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Journey to Improvement

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When presented with a dealership’s financial statement that showed a net profit of $25 for the entire month, most people would see a bleak future and run in the opposite direction.

Not Jerome George.

He saw an opportunity.

When asked if he could help turn fixed operations around at the dealership, George responded, “In my sleep.”

A response like that may sound arrogant. But George isn’t arrogant—he’s good.

In total, George says he’s helped turn around three different dealerships as a parts and service director of operations and has worked with a number of others as a consultant. George is currently the parts and service director of operations for Village Toyota-Cadillac (a part of Dimmitt Automotive Group) in Homosassa, Fla., a dealership that runs at 25 percent net to gross (it was at 9 percent when he started), is three times higher in customer-paid growth than all of Southeast Toyota’s region for 2018 and was No. 1 in the region for CSI for the past two years.

When George walks into a dealership, he looks for results. No excuses. That’s the exact approach he took when he walked into Germain Toyota of Naples, a dealership that was on the verge of an audit that would cost them significantly and was doing five percent net to gross.

Here’s a look at what George did the first 90 days he was at Germain that allowed the dealership to avoid the audit and also lead it to its best month in gross profit ever—and then how you can do the same.

Day 1: 

Get acquainted.

When George entered the facility, he didn’t take action right away; he observed. In each of the dealerships that he’s helped turn around, he doesn’t make any changes the first couple of days. Although he had to work quicker than normal at Germain due to its circumstances, he used the first day to get acquainted with the staff.

Morale was low, so George knew he had to get everyone on the same page and see what he was doing as a positive. He began meeting with the service advisors daily for an hour (which continued the first six months and then switched to every other day) and met with the entire shop twice per week.

“I could communicate the direction I was going and the things we were going to be doing,” George says. “Everyone could hear the same message.”

Week 1:

Put plans in place.

“I don’t like to start making changes right away, but with that store, I had to take corrective action very fast to stop them from going into a warranty audit that could have cost them hundreds of thousands of dollars,” George says.

He took a few days to observe the processes of the departments and immediately began crafting a roadmap for himself and the individuals in the store.

“Walking into a new store, you don’t know what you’re walking into,” George says. “You have to create the roadmap based on what their performance has been over the past few years and the internal issues that are going on within the facility.”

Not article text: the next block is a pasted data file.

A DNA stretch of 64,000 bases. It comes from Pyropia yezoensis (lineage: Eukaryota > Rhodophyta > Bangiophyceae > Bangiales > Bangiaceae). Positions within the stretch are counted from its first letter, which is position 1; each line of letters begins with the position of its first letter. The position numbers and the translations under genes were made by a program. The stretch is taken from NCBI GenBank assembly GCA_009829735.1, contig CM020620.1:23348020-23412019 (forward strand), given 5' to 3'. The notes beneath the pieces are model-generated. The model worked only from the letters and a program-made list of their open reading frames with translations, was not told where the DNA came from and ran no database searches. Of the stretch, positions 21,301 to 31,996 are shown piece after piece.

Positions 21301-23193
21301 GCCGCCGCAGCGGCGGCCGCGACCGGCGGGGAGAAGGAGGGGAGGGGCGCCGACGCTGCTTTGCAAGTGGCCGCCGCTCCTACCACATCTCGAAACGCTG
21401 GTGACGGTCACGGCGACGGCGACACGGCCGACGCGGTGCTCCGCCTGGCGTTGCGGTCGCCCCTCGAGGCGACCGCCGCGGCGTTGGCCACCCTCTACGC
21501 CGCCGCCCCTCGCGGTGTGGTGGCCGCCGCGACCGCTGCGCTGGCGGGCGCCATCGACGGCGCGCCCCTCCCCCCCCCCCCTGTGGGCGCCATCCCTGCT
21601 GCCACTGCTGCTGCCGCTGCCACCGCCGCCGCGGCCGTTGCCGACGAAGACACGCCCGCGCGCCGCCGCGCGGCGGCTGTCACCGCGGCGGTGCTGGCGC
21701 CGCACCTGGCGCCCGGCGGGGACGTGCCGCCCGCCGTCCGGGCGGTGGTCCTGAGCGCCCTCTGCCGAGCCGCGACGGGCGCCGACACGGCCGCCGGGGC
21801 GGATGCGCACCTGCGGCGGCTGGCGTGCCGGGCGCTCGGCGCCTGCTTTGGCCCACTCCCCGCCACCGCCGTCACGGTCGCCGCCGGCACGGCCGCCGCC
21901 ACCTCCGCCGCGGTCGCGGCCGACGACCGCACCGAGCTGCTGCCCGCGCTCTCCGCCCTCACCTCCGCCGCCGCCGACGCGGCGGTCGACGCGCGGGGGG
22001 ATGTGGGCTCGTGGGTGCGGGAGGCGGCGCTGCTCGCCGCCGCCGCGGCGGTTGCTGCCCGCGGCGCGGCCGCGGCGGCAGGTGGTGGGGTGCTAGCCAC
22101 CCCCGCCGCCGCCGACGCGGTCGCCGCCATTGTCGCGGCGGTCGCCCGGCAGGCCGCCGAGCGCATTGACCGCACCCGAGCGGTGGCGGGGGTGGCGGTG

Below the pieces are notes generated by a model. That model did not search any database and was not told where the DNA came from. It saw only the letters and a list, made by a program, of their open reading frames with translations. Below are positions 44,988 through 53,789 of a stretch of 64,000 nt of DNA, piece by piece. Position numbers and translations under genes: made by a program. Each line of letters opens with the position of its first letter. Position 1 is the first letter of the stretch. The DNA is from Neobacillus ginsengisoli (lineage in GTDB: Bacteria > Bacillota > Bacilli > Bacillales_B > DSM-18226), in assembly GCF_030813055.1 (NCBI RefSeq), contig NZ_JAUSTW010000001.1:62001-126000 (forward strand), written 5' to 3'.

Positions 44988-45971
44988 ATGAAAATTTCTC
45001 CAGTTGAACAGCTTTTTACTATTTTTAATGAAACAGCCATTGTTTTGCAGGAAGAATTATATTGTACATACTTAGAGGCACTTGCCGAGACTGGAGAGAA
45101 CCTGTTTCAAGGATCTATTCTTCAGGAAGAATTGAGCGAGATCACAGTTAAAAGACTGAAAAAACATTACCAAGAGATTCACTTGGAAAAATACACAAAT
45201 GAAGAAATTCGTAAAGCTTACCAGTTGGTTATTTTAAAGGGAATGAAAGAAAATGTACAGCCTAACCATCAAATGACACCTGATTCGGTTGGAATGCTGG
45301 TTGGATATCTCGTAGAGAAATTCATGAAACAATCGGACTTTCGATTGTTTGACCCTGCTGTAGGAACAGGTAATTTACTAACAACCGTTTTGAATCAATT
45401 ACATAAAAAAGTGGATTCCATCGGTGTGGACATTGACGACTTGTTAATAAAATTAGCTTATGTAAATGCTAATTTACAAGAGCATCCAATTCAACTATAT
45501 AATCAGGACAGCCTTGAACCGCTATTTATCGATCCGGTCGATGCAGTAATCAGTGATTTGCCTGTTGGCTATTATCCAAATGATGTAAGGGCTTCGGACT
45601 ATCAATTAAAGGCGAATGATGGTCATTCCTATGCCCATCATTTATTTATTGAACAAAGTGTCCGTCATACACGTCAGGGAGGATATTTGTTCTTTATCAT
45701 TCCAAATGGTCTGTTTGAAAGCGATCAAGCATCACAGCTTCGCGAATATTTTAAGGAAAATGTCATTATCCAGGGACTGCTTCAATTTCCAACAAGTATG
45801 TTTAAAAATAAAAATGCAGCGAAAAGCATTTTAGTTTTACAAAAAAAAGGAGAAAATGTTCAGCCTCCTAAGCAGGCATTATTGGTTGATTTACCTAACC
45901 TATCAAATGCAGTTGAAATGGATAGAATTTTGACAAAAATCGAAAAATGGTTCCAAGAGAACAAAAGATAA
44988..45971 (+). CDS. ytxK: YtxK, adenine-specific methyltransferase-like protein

The first week, for example, he realized there was an issue with the rental vehicles.

“They were giving those out to anyone,” George says. “By day 10, I realized how huge of a problem was and changed that whole procedure.”

When he got there, there were 15 advisors that each had three to four keys they could give out, which clearly wasn’t working. George made two people responsible for renting out the vehicles and made sure they were the only ones that were able to. He also made sure that inventory was done on a regular basis.

30 Days In:

Conduct one-on-ones.

Once George had had adequate time to observe the advisors, he began meeting individually with them.

 “I don’t want to condemn an advisor without knowing who they are,” George says.

During his meetings, George praised what the advisor did well and provided tips for how he or she could improve.


45 Days In:

Restructure teams.

There were already teams put in place when George came to Germain, but he could see it wasn’t working. He took the first month and a half to get to know the staff and evaluate leadership skills. At the 45-day mark, he replaced three of the six team leaders.

    “One of them was upset and threatened to quit—he never did,” George says. “Once the new teams got into place, it flowed better so I think they actually ended up liking it.”

60 Days In:

Roadmaps created.

Art Note: Photo with George looking over one of the roadmaps that he’s created

Although he had worked on the roadmaps and implemented changes since day one, George says it took him a few months to get the roadmap for the dealership complete. He tackled everything he saw a problem with—from parts obsolescence to CSI—and created a concrete plan for each.   

90 Days In:

Complete the turnaround.

At the 90-day mark, Germain Toyota was out of the red zone with Toyota and was no longer in danger of an audit. Not only that, but at 90 days in, the dealership set a record for the month of January and, a few months later in March, it went on to set a record for the best gross profit month it had ever had.

8 common mistakes made in fixed operations and what can be done to fix them

“Every area gets touched when I walk in,” George says.

George will walk into the dealership and look at each department and focus on a few common “target” areas that he’s found are often the determining factor between a successful and an unsuccessful operation.

“I go through and I analyze. I analyze pay plans. I analyze warranty dollars. I analyze technician’s productivity, inventory dollars as far as their labor dollars. I look at their marketing campaigns, I look at parts obsolescence. All of this becomes my blueprint,” he says.

George identifies a few key areas that he frequently sees issues with and what he’s done to combat those.  

 

 

 

 

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